Solve one very specific problem: think small and demonstrate that your system can automate one specific task very well. Most robotics solutions do not handle a broad range of tasks but focus on one specific task.
Focus on high-frequency tasks: if you solve a high-frequency problem that is central to the system, you will most likely deliver a lot of value to your customer. This brings us to the next point.
Demonstrate tangible ROI: put numbers behind the value you are creating. Companies do not buy robots, they buy a solution to a problem and want to understand the benefits of the solution. To add to that from my own experience, I think “time-to-value” is a very important KPI when selling to manufacturing companies.
Balancing costs, sales cycle, and unit economics: the upfront investment can be (much) high compared to traditional SaaS companies. One way to tackle this is by trying to raise a bigger round initially. Also, the revenue is often a mix of subscription fees and (significant) service revenue.
Decrease implementation efforts: while this might be hard in the early days, try to share some of the implementation efforts with your customers once your system is more mature.
Become the system itself: once you have automated one specific task, try to extend that to become an operating system itself. A good way to do that is by integrating with other systems or data sources to optimize the operations as a whole.
About industrial Startups and Companies 👇
🤑 ForwardX Robotics raised a $38M Series B.
ForwardX Robotics, a China-based company that develops autonomous mobile robots (AMR), raised a $38M Series B led by CDH Investments’s VGC. That money brings its total funding to more than $63M. The company’s mobile robots can have three functions: pick’n’pack workflows, moving heavy payloads, and moving pallets.
ForwardX Robotics is one out of many robotics companies that benefit from the rising need for flexible and autonomous mobile robots. Other companies that have raised significant amounts of money are Geek+ and GreyOrange for example. Here is an overview of investments in AMR companies in $M over time (from July 2020):
🤑 Fortify raised a $20M Series B led by Cota Capital.
Fortify secured $20M to speed up the development of its 3D printers, and to accelerate expansion. Fortify has developed a Digital Composite Manufacturing platform that enables the company to produce custom microstructures in high-resolution 3D printed parts. It shipped the first 3D printer last October. It also works with material partners on high-value material development programs. The company wants to tap into verticals such as injection mold tooling and continue to strengthen its position in end-use electronic devices. To do so, Fortify was able to hire a few very experienced people from other 3D printing companies such as DesktopMetal and Stratasys.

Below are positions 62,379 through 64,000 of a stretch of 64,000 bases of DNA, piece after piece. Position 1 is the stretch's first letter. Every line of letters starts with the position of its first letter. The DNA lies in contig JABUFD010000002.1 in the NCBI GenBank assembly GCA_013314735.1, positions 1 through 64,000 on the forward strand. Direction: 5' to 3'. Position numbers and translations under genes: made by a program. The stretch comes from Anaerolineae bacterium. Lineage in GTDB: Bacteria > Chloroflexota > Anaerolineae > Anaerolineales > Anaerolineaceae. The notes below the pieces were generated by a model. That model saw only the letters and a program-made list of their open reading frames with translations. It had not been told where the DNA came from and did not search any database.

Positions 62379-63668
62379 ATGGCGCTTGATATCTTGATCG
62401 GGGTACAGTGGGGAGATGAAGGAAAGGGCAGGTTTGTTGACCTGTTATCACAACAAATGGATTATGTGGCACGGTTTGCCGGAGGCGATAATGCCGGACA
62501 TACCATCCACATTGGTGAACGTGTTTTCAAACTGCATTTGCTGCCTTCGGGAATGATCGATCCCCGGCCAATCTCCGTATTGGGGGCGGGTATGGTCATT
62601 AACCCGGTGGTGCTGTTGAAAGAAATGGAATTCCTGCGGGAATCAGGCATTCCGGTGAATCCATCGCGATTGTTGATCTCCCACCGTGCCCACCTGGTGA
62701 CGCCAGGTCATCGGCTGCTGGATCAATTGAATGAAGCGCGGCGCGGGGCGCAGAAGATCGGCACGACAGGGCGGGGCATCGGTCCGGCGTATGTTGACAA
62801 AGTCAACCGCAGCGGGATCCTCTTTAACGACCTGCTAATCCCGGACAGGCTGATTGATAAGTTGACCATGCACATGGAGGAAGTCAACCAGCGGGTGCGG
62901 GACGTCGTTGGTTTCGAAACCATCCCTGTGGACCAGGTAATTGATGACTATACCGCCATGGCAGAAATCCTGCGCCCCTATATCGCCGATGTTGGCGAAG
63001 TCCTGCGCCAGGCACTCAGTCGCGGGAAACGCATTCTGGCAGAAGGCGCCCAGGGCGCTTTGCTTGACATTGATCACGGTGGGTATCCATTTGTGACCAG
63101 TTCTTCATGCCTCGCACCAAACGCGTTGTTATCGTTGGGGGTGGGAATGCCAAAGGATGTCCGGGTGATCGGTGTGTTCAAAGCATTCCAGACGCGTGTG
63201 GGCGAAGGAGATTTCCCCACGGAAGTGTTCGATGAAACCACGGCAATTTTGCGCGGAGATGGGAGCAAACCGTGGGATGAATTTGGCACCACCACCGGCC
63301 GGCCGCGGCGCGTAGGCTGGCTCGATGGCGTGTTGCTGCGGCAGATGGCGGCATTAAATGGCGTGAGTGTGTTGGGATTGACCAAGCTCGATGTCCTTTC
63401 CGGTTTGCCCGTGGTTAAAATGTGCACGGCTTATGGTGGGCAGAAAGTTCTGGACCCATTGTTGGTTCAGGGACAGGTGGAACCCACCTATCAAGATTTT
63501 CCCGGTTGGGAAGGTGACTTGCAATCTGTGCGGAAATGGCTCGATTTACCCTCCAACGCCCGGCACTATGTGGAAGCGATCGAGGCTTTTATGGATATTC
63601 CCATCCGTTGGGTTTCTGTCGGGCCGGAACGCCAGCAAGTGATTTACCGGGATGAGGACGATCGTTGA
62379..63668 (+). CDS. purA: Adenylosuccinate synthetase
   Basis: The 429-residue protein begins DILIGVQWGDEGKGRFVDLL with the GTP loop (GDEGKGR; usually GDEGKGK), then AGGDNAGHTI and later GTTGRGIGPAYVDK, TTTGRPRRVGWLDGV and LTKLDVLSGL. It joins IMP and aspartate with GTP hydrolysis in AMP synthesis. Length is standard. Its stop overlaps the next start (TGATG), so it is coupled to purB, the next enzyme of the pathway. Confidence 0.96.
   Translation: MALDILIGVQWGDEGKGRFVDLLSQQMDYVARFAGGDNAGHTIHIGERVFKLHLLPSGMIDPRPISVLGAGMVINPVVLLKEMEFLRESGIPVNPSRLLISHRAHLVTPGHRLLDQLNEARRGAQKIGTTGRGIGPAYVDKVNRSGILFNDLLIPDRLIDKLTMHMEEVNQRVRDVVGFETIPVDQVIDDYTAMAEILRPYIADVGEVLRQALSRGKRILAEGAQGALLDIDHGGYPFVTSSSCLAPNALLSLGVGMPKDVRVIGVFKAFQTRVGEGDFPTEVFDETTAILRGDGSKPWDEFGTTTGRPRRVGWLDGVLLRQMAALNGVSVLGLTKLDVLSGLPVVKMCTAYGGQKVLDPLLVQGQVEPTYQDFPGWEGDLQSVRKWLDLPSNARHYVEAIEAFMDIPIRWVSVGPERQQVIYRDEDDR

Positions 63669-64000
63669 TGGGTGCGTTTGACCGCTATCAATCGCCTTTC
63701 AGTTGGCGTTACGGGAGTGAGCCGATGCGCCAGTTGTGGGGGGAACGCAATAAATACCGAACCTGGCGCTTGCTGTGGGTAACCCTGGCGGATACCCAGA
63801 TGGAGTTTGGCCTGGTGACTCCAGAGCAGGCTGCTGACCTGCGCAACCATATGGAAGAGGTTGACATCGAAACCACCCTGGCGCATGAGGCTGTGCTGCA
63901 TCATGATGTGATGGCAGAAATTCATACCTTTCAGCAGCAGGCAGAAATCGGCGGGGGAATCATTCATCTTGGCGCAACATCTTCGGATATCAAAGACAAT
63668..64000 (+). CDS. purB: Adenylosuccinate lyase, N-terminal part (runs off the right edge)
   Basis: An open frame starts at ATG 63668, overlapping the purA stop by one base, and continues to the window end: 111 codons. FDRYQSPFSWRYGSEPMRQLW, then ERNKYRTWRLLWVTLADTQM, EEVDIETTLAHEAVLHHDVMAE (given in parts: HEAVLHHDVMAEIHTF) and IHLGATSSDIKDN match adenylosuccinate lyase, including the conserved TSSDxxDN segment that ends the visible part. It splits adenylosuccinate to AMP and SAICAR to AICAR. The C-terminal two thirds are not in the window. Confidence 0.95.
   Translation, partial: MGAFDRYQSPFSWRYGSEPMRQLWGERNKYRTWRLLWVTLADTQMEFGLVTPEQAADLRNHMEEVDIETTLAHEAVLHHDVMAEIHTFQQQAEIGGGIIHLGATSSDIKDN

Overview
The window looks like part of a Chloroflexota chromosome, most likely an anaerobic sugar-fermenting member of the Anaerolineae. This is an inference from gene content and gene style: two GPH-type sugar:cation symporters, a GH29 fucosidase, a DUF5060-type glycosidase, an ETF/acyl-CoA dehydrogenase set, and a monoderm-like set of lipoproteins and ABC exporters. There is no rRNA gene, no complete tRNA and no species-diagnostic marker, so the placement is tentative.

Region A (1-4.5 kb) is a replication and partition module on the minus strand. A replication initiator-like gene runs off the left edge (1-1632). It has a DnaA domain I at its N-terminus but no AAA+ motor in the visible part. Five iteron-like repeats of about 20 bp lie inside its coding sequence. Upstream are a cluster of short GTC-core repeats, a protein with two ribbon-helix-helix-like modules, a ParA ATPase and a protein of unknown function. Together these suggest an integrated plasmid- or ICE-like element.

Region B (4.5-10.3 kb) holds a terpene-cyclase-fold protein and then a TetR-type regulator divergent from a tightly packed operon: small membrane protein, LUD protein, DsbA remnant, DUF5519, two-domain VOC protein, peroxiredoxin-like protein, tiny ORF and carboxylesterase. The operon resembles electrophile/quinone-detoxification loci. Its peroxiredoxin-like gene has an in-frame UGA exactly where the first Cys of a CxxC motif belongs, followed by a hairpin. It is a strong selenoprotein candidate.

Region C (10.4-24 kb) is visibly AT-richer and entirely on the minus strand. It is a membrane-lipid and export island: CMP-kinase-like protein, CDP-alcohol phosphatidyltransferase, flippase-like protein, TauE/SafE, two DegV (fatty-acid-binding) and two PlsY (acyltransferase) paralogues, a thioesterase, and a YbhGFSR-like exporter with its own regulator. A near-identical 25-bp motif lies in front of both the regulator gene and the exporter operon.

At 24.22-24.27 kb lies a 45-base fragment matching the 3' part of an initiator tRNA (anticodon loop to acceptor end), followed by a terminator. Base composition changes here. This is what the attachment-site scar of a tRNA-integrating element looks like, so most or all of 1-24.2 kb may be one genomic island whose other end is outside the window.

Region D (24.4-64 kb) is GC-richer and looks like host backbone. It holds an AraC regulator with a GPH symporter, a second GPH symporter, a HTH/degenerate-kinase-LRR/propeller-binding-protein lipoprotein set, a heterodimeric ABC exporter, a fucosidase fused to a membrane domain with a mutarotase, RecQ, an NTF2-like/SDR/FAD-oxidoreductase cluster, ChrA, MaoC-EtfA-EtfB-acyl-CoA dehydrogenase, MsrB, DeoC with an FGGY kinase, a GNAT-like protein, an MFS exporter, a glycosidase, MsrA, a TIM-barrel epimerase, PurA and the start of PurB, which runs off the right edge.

💰 Eclipse Ventures raised its $500M Fund IV.
Eclipse Ventures, a US-based venture fund focused on the digital transformation of “essential industries” including manufacturing, has closed its fourth fund of $500M. With 7 investing partners in the team, Eclipse has now nearly $2 billion under management. The fund counts industrial startups such as Augury, Instrumental, Bright Machines, and Symbio to its portfolio.
🤑 Lilium goes public via SPAC.
In my last Newsletter, I was highlighting Berkshire Gray that goes public by way of SPAC. Next up is the Munich-based flying taxi startup Lilium.
Lilium will merge with Quell Acquisition, a SPAC founded by a former GM executive. The SPAC deal will value Lilium at $3.3bn equity value. The company is expected to receive $830M from that deal - enough money to continue building its flying cars.
At the same time, Lilium unveiled a new seven-seater jet. This jet is supposed to have a top-seed of 175mph and a range of 155 miles.
🤑 Robotics firm AutoStore receives $2.8bn investment by Softbank
Another massive deal is Softbank investing $2.8bn in AutoStore, valuing the company at $7.7bn. AutoStore got founded 25 years ago and has developed what it calls “cube storage automation”, a specific system that maximizes storage space in warehouses. The company has developed 20,000 of its robots at 600 sites already and counts companies such as BestBuy and Siemens to its customer base.
My dear friend Nathan Benaich describes the success of these robotics companies very well in this article: “AutoStore, amongst peers like Berkshire Grey, Ocado Robotics, and 6 River Systems, are almost 10-20 year ‘overnight’ success stores in robotics,” he said. “They’ve quietly been building out their capabilities and warehouse footprint over that time and are now aggressively capturing today’s surging customer demand.”
Here is a picture of the system installed at Boozt:
🤑 SwipeGuide raised a €5M round led by Speedinvest
SwipeGuide, a company that develops work instruction software, has raised a €5M round led by Speedinvest together with CapitalT. Manufacturing workers can create, share and track digital work instructions by using Swipguide and use the tool for on-the-job training. Oftentimes the software replaces paper and pdfs. Its software is used in more than 200 factories today with more than 30,000 users for companies such as PepsiCo, Heineken, and ABB.
Podcast: Empowering Workers to Innovate
How to define manufacturing innovation? Why is it relevant now?
Why should young people be excited about manufacturing?
Why is upskilling so fundamental? How to scale upskilling?
What should people know about our 'The Future of Manufacturing' community?
Industry 4.0 Map - Reinventing the Factory Stack
There are now in total nearly 500 companies in the landscape, which I just updated in April. More to come soon.